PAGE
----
SEPTEMBER 11, 2018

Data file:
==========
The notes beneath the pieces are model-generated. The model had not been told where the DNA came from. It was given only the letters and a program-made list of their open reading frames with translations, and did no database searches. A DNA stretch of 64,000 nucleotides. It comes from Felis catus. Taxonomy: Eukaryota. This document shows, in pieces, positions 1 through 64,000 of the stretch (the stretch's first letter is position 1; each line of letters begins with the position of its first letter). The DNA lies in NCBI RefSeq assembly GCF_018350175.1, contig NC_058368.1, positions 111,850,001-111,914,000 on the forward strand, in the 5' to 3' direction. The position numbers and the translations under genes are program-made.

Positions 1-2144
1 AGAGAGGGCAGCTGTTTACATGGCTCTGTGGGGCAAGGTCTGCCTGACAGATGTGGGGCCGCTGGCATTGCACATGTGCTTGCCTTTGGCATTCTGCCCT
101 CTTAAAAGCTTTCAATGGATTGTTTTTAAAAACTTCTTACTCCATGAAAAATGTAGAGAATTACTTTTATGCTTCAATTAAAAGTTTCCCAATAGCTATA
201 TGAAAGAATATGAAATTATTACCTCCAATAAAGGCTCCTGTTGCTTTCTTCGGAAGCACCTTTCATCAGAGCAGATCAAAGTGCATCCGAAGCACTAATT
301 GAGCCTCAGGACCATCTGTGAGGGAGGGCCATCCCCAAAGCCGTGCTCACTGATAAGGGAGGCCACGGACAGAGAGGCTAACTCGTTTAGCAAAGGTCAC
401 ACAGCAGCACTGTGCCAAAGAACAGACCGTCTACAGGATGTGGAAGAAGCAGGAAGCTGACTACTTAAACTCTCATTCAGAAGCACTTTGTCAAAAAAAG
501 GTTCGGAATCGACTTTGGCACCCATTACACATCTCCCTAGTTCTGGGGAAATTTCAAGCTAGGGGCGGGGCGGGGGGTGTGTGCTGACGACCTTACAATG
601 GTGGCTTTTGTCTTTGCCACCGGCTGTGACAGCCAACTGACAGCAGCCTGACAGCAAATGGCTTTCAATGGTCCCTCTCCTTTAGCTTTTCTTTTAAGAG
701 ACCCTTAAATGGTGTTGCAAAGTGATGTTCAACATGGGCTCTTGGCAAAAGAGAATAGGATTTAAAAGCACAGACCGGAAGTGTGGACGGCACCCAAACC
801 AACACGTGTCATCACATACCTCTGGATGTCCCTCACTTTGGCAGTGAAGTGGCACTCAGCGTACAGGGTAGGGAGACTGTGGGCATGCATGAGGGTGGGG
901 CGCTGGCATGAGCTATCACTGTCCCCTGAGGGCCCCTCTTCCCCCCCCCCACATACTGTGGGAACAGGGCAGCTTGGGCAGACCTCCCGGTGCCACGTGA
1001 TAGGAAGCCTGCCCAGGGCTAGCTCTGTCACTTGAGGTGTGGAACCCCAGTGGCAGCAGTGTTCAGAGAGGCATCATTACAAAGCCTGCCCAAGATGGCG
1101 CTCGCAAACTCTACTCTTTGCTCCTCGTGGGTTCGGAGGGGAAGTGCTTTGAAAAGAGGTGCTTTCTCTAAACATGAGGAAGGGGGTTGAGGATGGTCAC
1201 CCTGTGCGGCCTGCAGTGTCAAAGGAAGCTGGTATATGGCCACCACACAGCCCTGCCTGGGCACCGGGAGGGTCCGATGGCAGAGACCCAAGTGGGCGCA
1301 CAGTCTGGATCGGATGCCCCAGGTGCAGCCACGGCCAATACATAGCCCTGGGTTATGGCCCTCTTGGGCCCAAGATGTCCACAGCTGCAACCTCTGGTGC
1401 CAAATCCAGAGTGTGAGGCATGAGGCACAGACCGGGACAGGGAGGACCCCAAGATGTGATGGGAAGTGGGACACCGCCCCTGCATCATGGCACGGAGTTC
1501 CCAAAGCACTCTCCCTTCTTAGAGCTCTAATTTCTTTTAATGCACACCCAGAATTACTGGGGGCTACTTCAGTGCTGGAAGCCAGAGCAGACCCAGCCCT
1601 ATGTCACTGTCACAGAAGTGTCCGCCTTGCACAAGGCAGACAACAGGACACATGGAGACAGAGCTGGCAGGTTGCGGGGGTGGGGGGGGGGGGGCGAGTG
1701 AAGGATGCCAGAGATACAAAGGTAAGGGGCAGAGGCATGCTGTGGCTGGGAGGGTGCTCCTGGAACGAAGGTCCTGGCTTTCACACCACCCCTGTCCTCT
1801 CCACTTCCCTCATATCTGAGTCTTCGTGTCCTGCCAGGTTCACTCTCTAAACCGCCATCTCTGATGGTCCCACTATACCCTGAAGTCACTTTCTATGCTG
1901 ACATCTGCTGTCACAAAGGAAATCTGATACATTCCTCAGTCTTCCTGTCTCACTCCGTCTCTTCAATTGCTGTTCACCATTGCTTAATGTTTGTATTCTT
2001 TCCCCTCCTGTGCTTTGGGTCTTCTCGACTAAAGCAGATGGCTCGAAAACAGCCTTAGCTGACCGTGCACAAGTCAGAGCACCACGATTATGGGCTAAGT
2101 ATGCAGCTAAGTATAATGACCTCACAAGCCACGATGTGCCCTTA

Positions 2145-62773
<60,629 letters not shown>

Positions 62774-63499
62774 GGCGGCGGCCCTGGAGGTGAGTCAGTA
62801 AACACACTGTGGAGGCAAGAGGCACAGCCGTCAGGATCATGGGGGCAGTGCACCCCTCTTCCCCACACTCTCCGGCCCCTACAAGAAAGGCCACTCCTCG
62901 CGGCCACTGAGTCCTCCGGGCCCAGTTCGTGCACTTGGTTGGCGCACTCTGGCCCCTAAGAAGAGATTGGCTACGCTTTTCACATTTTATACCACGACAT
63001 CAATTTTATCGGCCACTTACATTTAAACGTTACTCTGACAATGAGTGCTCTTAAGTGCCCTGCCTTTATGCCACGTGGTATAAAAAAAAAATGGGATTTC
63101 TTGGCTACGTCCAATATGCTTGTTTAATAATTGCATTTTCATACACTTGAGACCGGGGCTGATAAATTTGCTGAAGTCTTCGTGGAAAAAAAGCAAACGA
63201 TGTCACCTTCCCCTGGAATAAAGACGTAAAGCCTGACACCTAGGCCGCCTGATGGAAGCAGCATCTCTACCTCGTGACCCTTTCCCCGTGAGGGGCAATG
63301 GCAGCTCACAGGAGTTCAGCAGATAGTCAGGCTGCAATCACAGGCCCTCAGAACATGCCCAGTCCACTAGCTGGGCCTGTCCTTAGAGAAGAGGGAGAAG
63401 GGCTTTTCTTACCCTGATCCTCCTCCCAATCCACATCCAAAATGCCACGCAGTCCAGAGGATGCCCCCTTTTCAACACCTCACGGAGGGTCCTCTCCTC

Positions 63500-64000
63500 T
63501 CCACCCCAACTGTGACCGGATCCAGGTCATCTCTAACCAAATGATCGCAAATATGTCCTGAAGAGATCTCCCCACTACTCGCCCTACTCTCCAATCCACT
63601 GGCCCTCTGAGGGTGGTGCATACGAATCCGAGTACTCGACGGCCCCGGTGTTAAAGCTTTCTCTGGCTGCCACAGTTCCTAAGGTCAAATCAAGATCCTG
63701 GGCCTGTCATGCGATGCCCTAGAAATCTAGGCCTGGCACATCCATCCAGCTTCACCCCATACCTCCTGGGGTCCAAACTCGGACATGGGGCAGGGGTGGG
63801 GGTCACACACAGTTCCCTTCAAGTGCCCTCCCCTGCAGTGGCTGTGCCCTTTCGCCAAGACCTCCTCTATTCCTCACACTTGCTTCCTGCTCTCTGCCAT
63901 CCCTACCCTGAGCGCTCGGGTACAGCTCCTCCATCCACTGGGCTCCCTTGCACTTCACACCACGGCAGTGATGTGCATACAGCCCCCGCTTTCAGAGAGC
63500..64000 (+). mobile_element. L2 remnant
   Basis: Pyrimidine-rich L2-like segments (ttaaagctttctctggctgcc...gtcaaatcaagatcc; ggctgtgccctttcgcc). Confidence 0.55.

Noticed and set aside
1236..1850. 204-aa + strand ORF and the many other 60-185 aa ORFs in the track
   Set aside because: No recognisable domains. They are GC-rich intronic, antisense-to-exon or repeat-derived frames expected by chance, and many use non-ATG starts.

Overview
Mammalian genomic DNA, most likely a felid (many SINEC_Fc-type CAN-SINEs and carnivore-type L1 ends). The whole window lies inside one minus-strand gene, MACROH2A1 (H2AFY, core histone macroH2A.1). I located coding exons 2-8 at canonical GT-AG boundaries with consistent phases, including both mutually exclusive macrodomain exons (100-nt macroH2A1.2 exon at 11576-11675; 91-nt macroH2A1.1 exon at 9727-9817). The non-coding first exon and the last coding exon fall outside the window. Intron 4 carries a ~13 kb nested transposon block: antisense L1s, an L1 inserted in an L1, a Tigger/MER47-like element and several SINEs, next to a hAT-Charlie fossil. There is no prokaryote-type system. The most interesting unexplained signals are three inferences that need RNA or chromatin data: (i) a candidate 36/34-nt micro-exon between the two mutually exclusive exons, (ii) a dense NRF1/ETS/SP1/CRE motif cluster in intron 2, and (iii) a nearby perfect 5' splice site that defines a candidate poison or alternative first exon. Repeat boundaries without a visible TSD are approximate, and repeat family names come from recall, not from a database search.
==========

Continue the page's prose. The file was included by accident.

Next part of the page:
calls him Kwena or Message. In 2016, Oryema co-founded a community outreach organization called Inspire Me Africa Initiative, where he would choreograph, teach and perform dance pieces in communities across northern Uganda. The organization presented dances that targeted the everyday challenges Ugandan youth face, such as malaria, early marriage, domestic violence and drug abuse. The organization was volunteer-based; they often visited local schools, hospitals and refugee camps to perform for the youth without compensation. “As much as we want to do things for free, we need to at least feed ourselves, maintain our health,” Oryema said. Oryema began to dream about having his own dance company and saw it as an employment opportunity. In 2017, his childhood friend, Ojom, also a dancer from Kitgum, came to Gulu for the same reasons: to dance and make a living. “We want to live a life where you can always afford to pay rent and have a family. If dance can pay for all this, then it will be the best thing for us,” Ojom said. “If one day I can at least be able to have land and feed myself daily, that would be the best thing I could ever have,” Oryema added. “It might sound crazy to many, but that has been my challenge.” Ojom also said dance has changed his life. “I lost both of my parents; I lost my dad when I was seven years old and my mom in 2007,” he said. “My brother was the first one who began to dance. He stopped, but I continued. He was my inspiration, and now I inspire him.” According to Or yema, they both realized they had been running away from challenges since childhood. “A lot of our youth and people in our community have these same challenges today. Why don’t we take a stand and face our challenges?” Oryema asked. Together, they created Watwero Dance Company, which is the first of its kind in northern Uganda. Watwero is an Acholi name that translates to “We Can.” “We have seen a lot of people dance, make money, travel. We looked at ourselves and thought, yes we can do this,” Ojom said. The name of the company is in the Acholi dialect because “we must